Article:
Whale researchers with the Pacific Whale Watch Association (PWWA) are suggesting there is a “Humpback Comeback” as hundreds of humpback whales have started to return to B.C. waters regularly.
Whale researchers first documented a single humpback whale in 1997 and have seen an increase in their population each summer in the Salish Sea, suggesting the numbers are now in the hundreds.
The PWWA says one particular whale has become famous in the eyes of researchers and is known as “Big Mama.”
Big Mama — labelled as a pioneer and significant contributor to the humpback population — has given birth to six calves that have all returned to these inland waters at one time or another, according to the PWWA.
“Whale watchers reported seeing her travelling with her first calf in 2003,” reads a statement from the PWWA. “Big Mama has since had calves in 2006, 2010, 2012, 2014, and 2016. With so much breeding success, the nickname Big Mama really stuck.”
Researchers with the PWWA say that Big Mama arrived back in the Salish Sea in late April this year. Experts say her return to the Salish Sea is exciting because “she often marks the beginning of the humpback whale watching season throughout the region.”
The PWWA says that since the first sighting of Big Mama, “dozens” more humpback whales have shown up in the area.
In particular, whale researchers say they were “abuzz” at the fact that three of Big Mama’s calves were sighted feeding within a few hundred meters of each other in waters off Port Angeles, Washington last Saturday.
“Humpback whales are not known to have close family ties, leaving their mothers at less than a year old. The fact that three siblings were seen in such close proximity to each other has piqued the interest of humpback whale researchers,” reads a statement from the PWWA.
According to the association, the three whales were identified as Split Fin (2006), Tulip (2012), and Pop Tart (2016) — all calves of Big Mama.
“We arrived on scene to find three beautiful humpback whales actively lunge feeding in glass-calm conditions under the snow-capped peaks of the Olympic Mountains, just outside of Port Angeles,” said naturalist Samantha Murphy aboard the Island Explorer 5, based in Anacortes. “All three humpbacks were within close proximity to one another but focused on foraging for baitfish within separate current lines. As we visited each whale and started to gather ID photos, we were shocked and elated to realize that all three whales were siblings!”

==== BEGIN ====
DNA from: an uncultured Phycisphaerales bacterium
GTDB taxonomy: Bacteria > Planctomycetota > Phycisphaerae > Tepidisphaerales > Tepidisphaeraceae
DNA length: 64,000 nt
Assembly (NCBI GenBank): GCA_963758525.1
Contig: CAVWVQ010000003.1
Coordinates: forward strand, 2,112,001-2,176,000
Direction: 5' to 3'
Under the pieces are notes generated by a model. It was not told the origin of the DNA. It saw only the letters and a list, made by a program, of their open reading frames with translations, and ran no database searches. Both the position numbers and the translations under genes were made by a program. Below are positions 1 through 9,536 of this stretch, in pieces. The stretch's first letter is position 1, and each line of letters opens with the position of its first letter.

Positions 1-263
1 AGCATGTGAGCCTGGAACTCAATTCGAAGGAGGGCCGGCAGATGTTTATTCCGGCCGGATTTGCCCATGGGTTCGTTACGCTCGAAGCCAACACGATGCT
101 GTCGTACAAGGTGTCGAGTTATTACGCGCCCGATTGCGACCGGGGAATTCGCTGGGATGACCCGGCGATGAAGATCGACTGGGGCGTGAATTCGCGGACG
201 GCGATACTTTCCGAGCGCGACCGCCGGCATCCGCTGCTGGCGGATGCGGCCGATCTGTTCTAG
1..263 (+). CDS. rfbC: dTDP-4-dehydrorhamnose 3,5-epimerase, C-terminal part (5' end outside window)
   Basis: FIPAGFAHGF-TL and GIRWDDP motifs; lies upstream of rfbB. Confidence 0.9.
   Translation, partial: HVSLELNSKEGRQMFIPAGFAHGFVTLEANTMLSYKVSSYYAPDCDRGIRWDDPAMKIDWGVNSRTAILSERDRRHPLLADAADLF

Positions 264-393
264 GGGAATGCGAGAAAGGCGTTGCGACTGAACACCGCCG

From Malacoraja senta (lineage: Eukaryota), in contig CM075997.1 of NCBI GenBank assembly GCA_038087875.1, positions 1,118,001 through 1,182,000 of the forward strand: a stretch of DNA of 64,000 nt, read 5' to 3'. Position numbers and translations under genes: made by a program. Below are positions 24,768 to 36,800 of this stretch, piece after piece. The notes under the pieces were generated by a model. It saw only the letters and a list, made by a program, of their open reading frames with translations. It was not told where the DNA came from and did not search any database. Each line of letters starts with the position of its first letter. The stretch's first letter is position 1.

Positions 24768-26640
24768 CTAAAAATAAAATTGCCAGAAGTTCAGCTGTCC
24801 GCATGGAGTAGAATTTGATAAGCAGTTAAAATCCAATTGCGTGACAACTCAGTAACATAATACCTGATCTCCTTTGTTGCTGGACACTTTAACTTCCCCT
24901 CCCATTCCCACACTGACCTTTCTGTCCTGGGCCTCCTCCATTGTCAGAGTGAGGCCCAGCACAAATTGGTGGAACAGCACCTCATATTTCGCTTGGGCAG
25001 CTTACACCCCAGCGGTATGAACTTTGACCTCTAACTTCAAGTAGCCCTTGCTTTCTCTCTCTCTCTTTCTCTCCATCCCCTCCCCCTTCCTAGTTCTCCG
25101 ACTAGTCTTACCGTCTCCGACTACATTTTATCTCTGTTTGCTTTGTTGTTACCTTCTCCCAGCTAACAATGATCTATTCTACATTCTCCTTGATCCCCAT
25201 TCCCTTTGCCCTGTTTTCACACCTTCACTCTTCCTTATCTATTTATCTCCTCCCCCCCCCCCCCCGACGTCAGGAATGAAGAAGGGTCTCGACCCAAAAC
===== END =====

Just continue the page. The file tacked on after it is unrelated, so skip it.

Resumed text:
Murphy added that the encounter was “magical,” especially when Pop Tart breached within close proximity to the whale watchers.
READ MORE: Humpback mother and calf fend off orca attack in wild video captured off Nanaimo
“This trip will go down in the books for the 2021 whale watching season.”
Whale researchers are referring to Big Mama as a “gamechanger” since being discovered in the Salish Sea back in 1997.
In recent years over 500 individual Humpback whales have been documented and cataloged in the Salish Sea, according to the PWWA.
Big Mama’s Offspring
Unnamed (b. 2003). Big Mama’s first known calf, and one of the first calves to return to the Salish Sea as a summer feeding ground.
Split Fin (b. 2006). (present Saturday) Presumed male since has never been seen with a calf. Nicknamed because he has a split down his dorsal fin likely from an injury. He has been matched to winter breeding grounds in Hawaii.
Canuck (b. 2010). Sadly presumed deceased after being entangled in 2011. Entanglement remains a significant threat to these beautiful, slow-moving leviathans.
Tulip (b. 2012). (present Saturday) Nicknamed for a mark on her tail that looks like a tulip. A known female, she gave birth to her first known calf last year which officially makes Big Mama a grandmother.
Beak (b. 2014). Not much known but still seen regularly in the Salish Sea.
Pop Tart (b. 2016). (present Saturday) Nicknamed because he/she loves to “pop” out of the water, and is known for lots of breaching ever since a baby. Has a reputation for being mischievous.